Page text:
Ron, the invitation is open. Nothing stays the same but if people care about a resource and take action to preserve it, abominations like Serenity Crack will be limited. Yes, the problem with change thru use in sandstone is a difficult issue but......
climbers from around the world are not going to stay away and.....
yes
we, as climbers, need to do whatever we can to mitigate any and all environmental damage we do as a result of our passion and.....
no
we aren't going to be completely successful.
Toker Villain

Big Wall climber
Toquerville, Utah
Sep 17, 2012 - 09:44pm PT
Guinea pig it is!
donini

Trad climber
Ouray, Colorado
Topic Author's Reply - Sep 17, 2012 - 09:46pm PT
Nope....I'm serving up bison burgers. However, if you have some Guinea Pigs, money is always an issue.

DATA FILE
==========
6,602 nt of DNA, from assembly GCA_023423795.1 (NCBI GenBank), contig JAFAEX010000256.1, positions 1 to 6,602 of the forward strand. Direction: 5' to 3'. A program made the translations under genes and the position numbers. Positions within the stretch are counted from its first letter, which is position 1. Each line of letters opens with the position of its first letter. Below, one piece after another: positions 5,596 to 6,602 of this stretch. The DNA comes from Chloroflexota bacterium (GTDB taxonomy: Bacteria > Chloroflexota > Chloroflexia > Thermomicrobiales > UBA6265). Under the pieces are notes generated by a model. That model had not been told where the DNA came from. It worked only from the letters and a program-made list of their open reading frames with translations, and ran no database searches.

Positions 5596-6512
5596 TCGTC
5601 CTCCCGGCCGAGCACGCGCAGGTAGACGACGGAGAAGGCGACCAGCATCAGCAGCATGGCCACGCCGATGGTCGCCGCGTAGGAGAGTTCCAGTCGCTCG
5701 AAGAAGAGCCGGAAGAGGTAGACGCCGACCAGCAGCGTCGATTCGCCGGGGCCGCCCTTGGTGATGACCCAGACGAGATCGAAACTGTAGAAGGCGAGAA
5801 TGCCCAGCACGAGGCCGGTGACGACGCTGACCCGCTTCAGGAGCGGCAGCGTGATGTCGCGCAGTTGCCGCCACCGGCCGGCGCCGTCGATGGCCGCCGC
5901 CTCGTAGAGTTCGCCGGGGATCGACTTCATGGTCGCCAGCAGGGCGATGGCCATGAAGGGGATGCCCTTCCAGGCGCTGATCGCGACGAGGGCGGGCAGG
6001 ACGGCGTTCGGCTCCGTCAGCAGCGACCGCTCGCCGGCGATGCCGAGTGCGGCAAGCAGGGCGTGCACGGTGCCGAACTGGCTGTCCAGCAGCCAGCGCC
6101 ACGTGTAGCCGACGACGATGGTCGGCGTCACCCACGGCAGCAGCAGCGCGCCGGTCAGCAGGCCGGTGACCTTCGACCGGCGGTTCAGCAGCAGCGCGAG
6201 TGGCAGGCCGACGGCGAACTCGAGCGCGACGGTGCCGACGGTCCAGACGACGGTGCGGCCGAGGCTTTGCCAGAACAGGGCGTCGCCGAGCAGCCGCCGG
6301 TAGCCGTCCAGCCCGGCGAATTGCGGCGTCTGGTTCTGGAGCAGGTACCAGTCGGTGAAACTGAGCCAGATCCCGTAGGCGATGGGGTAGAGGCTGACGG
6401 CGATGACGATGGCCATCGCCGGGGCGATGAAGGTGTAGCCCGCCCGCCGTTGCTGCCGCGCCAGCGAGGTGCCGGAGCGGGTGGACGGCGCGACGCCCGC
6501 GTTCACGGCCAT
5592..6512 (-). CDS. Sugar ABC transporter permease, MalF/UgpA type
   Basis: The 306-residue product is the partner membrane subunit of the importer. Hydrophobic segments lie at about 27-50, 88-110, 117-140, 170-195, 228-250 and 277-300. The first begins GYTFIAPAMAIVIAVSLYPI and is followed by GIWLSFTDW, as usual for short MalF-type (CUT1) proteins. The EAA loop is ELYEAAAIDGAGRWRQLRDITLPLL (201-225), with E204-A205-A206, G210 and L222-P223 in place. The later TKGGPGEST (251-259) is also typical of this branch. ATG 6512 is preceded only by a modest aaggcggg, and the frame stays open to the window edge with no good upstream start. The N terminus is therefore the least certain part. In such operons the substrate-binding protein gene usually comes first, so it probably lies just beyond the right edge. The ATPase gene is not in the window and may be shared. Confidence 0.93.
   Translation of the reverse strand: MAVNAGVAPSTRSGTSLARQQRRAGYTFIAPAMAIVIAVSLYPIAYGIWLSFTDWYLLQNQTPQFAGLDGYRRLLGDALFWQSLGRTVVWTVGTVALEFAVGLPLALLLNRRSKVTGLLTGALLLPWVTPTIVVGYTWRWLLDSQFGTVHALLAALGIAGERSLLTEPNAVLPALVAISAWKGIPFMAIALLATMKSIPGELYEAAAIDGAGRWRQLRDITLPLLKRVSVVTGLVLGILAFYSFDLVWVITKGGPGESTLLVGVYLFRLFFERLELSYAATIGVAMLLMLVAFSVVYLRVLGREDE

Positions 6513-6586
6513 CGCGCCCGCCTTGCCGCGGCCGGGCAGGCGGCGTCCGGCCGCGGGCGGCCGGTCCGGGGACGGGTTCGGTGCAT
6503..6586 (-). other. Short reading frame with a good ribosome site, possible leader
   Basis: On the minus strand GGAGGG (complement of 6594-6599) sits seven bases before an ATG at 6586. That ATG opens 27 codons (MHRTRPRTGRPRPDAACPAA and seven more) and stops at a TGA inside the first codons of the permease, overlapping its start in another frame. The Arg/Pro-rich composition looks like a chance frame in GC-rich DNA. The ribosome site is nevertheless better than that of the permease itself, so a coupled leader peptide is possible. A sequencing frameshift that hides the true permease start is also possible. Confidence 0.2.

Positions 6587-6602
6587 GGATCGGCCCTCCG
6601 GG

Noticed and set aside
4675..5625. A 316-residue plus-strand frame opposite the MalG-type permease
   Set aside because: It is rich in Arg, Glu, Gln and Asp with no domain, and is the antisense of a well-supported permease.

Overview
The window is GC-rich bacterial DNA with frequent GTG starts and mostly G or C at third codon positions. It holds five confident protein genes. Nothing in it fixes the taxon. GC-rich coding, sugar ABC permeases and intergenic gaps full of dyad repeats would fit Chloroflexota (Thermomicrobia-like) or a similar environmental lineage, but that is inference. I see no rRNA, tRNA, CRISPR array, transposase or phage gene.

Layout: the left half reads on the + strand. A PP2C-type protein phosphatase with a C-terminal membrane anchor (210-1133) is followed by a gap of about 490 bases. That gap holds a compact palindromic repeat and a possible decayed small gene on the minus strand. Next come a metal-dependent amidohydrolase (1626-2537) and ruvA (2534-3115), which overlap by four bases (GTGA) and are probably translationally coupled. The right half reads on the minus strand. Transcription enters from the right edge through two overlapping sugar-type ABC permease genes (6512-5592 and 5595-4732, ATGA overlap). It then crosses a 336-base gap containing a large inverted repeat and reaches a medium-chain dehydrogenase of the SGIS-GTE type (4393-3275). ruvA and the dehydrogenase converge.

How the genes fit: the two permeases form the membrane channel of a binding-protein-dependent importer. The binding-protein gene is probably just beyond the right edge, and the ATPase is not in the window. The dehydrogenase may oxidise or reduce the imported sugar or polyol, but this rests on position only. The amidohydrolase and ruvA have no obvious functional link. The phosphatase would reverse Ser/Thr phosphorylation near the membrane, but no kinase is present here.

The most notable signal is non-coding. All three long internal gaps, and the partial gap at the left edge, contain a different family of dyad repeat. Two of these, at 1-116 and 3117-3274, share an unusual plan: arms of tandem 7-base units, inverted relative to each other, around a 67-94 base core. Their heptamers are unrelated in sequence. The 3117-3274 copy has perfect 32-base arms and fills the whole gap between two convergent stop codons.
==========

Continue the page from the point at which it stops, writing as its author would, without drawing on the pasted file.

Toker Villain

Big Wall climber
Toquerville, Utah
Sep 17, 2012 - 10:47pm PT
Actually it is the one type of "pork" I'm allowed. (Hear its pretty good if done right.)


Look, we can each joke around, but the problem is both real and insidious because of the creeping gradual nature of the wear.
A century from now or perhaps even just a generation or two from now do you want climbers to gaze upon soft rock walls denied to them by the myopic selfishness of todays climbers who hold up as a flimsy excuse what a great job they did caring for the subtle infrastructure that enables those very exploiters?

Don't you think that the land managers are smart enough to figure that they have been conned by a dog and pony show after the walls show unmistakable visible wear and see more frequent accidents due to podding out of jams and perhaps more importantly of protection placements?

Why can't people just acquire sufficient skill and concern and just go into the soft rock and then just STFU!?

Why must they kill the very thing they love?